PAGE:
The latest in awesome homebrew Kinect development, a Kickstarter project called Doodle Defense, literally brings my childhood imagination to life. As a kid I developed a white board game that was essentially Age of Empires with dry erase markers. Armies, resources and regional boundaries were erased and redrawn as the eras advanced. Conflicts presented the tantalizing opportunity of physically erasing an opponent's units from the whiteboard.
Doodle Defense melds the basics of that concept--drawing your game world into existence--with the Kinect, turning it into a more interactive experience. Automated enemies charge across the screen, and defensive towers and mazes bring them down and control their movement. It's brilliant.
Where most tower defense games focus on the addictive relationship between resource management and tactical weapon placement, Doodle Defense encourages creativity above all else. It's less defined as a game--makes sense, considering it was born as a project for a college course in algorithmic animation--but is off-the-scales cool in terms of digital/physical interaction.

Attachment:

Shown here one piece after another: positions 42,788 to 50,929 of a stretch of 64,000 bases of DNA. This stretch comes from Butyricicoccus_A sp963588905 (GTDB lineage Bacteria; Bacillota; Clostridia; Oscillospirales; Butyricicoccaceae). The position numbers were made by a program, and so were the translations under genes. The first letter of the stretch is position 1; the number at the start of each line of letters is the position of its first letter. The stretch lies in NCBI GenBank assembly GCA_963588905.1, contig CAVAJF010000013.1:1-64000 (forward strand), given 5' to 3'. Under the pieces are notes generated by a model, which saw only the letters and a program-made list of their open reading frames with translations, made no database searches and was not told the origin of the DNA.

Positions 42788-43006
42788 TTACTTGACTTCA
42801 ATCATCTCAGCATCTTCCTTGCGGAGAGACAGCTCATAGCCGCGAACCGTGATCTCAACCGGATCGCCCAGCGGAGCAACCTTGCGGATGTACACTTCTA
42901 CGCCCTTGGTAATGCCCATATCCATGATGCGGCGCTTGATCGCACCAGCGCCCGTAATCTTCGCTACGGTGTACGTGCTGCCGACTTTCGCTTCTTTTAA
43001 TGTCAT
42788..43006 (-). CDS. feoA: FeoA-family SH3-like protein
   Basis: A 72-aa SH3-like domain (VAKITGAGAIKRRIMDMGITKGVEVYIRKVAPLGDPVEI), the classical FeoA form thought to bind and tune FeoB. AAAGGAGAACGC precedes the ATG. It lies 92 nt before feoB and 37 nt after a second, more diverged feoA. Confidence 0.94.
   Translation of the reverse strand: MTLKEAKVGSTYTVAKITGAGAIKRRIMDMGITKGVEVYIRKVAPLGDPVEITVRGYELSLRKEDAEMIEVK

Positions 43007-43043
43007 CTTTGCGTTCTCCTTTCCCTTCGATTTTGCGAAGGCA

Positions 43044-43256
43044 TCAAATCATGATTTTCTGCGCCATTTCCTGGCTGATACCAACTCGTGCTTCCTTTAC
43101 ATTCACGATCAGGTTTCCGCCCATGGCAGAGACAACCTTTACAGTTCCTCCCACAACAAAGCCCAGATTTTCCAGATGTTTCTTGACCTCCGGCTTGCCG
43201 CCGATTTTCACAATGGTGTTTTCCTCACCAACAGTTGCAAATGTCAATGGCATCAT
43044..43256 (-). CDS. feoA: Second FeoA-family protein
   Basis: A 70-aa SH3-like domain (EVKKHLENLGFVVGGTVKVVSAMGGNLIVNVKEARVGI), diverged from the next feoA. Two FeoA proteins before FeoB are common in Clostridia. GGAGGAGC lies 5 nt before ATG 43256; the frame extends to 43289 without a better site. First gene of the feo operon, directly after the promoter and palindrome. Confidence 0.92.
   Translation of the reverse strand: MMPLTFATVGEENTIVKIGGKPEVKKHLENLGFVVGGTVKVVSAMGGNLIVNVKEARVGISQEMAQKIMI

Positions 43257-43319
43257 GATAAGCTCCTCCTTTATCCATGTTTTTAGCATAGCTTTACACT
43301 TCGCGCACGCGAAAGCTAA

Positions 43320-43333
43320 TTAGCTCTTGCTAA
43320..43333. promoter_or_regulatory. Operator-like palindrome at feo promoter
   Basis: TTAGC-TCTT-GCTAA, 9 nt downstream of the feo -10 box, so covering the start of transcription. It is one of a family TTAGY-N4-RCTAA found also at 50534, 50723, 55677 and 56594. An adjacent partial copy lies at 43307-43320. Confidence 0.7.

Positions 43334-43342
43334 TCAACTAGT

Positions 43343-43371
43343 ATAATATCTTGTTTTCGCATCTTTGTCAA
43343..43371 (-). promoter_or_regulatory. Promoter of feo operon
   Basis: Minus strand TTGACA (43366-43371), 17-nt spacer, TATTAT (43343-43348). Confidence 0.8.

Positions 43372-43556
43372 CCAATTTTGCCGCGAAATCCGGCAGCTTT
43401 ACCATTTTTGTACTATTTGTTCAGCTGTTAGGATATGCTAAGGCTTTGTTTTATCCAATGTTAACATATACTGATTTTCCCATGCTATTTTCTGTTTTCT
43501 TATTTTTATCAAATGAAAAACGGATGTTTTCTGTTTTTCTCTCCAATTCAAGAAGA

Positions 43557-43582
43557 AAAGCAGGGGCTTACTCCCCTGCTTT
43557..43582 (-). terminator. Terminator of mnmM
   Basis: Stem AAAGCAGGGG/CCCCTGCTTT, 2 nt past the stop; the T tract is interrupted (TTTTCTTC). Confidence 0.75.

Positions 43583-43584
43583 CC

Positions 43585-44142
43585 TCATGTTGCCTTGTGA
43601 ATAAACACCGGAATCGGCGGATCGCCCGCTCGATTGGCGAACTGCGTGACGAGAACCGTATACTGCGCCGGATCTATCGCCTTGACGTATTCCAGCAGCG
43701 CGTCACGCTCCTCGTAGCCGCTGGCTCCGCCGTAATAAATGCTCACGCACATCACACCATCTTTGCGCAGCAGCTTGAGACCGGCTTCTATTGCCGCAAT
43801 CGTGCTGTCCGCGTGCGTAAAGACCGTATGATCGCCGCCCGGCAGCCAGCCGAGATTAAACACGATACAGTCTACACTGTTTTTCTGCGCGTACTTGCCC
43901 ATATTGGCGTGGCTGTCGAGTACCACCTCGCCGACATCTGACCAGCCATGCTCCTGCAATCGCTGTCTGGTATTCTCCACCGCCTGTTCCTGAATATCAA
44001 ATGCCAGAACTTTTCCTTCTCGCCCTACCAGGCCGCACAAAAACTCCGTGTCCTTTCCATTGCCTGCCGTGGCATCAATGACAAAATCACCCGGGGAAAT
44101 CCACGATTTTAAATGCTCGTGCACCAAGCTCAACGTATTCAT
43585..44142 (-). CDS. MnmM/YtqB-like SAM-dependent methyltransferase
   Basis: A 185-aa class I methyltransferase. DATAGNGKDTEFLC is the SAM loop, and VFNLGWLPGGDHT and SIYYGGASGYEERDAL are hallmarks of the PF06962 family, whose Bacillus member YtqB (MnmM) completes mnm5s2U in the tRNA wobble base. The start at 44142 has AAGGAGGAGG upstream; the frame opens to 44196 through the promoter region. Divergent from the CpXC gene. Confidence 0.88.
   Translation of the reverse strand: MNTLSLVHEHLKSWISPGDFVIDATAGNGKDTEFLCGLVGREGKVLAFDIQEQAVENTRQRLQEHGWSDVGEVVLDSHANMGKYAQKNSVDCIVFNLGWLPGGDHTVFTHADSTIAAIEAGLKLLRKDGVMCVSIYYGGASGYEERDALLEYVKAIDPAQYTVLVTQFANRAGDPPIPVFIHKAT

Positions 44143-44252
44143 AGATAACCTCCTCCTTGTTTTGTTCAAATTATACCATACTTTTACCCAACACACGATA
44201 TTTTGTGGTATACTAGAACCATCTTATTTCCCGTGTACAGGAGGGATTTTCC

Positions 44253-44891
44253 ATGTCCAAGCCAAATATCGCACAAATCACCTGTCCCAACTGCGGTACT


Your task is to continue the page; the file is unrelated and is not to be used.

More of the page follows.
Doodle Defense currently operates on a Mac connected to a projector that displays the game on a white board. Kinect interprets the drawings. The whole thing is an open source project, meaning the software should only improve as interest grows. Kids can delight in littering the field with towers that destroy every enemy. Arists can design clever mazes; the hardcore can maximize the game space with massive labyrinths.
With $775 in backing, Doodle Defense is halfway to its $1500 goal. Creator Andy Wallace wants to use the money to get artists and sound designers involved and created a polished product worthy of inclusion in an event like Indiecade. He also hopes to develop an iPad version--not as mind-blowing as the white board game, but a tad more commercially viable.